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November 18, 2016

John Morgan's potential rivals for governor weigh in on his possible candidacy

via @adamsmithtimes

Trial lawyer John Morgan's flirtation with running for the 2018 Democratic nomination for governor could upend what already looked like a potentially strong field of Democratic contenders. The Tampa Bay Times asked their thoughts about Morgan, who is not only a potential rival but also a Democratic top money raiser with a short fuse - not someone an ambitious Democrat wants to antagonize:

Tampa Mayor Bob Buckhorn: "I don't know John. Obviously he's been a supporter Democratic causes. He's been a loyal Democrat and he puts his money where his mouth is...Whether or not at this point in his life taking on that task is something he's interested in, I don't know. Certainly it is a different skillset required to be governor. But then again after last Tuesday's results I think the conventional rules are out the window. So ultimately the voters have to decide whether competence matters and whether experience matters."

Buckhorn said Morgan's possible candidacy has no bearing on his decision on running, which he expects to make in the first quarter of 2017. "I have the luxury of having a job that I love that gives me a platform every day...The best thing I can do if that's the route I choose to take is to keep doing my job. There's no one else in this race that has the platform that the mayor of Tampa does. I'm in the biggest media market in the state, and the ultimate swing area."

U.S. Rep. Gwen Graham of Tallahassee: "As I finish my term in Congress, my priority remains serving the people of my district. John is a good friend, and I appreciate all the work he has done for those in need. The issues he raises are important for all of us to discuss. I look forward to having more discussions with John and many others as we work together to put the people of Florida first."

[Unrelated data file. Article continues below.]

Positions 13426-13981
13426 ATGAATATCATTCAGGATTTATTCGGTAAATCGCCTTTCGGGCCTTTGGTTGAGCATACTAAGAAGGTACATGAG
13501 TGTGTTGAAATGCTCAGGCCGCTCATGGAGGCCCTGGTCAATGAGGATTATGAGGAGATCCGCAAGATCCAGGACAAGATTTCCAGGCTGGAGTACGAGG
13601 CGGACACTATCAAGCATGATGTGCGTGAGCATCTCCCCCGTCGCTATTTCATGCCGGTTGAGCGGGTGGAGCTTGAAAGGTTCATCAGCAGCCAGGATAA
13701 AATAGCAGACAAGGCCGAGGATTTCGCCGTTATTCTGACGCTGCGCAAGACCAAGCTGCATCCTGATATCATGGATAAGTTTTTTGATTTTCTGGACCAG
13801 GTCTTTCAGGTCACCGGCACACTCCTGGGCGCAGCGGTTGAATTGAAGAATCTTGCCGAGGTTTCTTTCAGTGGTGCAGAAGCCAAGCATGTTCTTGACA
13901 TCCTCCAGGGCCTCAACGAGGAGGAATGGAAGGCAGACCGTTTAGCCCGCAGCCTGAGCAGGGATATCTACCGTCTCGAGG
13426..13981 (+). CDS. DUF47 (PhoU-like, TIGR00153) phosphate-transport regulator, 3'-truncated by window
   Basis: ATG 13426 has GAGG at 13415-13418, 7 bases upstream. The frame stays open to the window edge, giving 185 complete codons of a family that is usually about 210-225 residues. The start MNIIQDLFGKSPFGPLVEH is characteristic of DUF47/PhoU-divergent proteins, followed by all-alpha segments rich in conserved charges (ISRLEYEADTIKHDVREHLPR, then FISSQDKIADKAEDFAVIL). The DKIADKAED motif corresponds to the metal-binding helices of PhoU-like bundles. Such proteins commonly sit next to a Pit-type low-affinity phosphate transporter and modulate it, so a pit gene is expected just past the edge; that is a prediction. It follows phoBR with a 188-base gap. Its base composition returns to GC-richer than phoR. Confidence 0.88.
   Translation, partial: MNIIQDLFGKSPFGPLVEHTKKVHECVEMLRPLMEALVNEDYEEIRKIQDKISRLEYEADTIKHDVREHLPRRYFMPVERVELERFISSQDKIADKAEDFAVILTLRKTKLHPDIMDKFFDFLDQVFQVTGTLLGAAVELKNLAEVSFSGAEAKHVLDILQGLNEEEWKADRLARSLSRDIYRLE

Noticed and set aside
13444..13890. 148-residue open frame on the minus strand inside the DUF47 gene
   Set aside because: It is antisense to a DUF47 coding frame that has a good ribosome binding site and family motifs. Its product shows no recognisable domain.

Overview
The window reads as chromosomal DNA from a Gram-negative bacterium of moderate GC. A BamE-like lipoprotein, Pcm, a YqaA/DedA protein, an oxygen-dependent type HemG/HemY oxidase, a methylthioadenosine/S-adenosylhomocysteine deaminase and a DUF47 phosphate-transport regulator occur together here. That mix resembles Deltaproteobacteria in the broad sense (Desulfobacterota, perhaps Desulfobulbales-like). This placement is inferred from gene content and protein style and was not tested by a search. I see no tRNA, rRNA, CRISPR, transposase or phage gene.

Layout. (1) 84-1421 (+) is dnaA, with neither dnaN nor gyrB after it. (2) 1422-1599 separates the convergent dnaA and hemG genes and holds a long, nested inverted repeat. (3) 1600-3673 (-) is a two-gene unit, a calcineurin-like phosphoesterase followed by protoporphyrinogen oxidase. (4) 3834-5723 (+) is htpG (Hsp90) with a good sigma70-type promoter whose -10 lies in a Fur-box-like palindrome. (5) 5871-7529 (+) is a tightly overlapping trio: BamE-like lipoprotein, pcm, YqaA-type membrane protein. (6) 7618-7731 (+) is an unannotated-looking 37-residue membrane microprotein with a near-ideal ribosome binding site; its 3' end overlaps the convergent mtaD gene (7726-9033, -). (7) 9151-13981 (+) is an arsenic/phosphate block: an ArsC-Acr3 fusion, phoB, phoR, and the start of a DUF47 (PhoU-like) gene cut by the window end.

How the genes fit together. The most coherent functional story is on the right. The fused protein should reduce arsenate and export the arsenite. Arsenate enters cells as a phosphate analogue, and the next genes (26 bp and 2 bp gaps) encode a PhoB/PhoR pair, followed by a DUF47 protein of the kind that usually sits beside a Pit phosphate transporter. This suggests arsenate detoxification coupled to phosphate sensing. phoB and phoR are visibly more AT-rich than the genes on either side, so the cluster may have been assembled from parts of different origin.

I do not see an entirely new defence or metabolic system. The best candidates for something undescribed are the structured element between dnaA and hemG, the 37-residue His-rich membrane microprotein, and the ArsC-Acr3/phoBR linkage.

Miami Beach Mayor Philip Levine: "I've never met him, but I only hear great things about him.  I know he's supposedly an excellent lawyer and cares about the people and did an excellent job with medical marijuana."

Levine, who like Morgan is capable of spending millions of his own dollars on a campaign  said he has no time frame for a decision, and noted that he has three jobs - part-time mayor, the cruise ship business, and real estate. "When you're not in government you actually have a future if you don't want to run," he said.

--ADAM C. SMITH, Tampa Bay Times

Corcoran, Negron reveal dividing legislative lines

via @adamsmithtimes

Incoming Florida House Speaker Richard Corcoran has little interest in continuing the tradition/charade of recent legislative presiding officers who acted like they were BFFs totally on the same page heading into a legislative session. Corcoran, R-Land O' Lakes, and incoming Senate President Joe Negron, R-Stuart, appeared together Thursday at the Sayfie Review's 2016 Leadership Forum in Orlando, where clear dividing lines and tensions were on display.

"I don't think the speaker-designate will get along very well with the president-elect," Democratic state Sen. Jeremy Ring said after listening to the two Republican leaders cordially talk about their priorities and philosophies for the next session.

The next House Speaker sounded adamant that he will clamp down on spending that he depicted as out of control. The next Senate President said limiting spending is important, but so is investing Florida's quality of life.

"We should be frugal, we should be reasonable, but our state does need infrastructure," said Negron, noting that Floridians have among the lowest tax burdens and that he is proud of his role helping fund a senior center in his community. "Cultural funding, museums. libraries, making sure we have places where people can meet, I do think those are important" in attracting millennials to Florida.

"That's going to be a big difference between the two chambers of the next two years," retorted Corcoran, who lamented that "every single legislator spends money like a teenager in a mall with a first time credit card."

When Negron later suggested that give and take is important between the two chambers, Corcoran neither nodded nor spoke in agreement. The next Senate President said improving Lake Okeechobee, increasing higher education funding and graduation rates and trying to provide more Floridians more access to health insurance through Medicaid are among his priorities.

Corcoran was less specific. "We're going to govern unabashedly principled and unabashedly conservative," he said. "That creates tensions, that creates internal strife."

--ADAM C. SMITH, Tampa Bay Times

November 17, 2016

Miami-Dade declares Asencio finished ahead by 53 votes, but Rivera challenges result

via @glenngarvin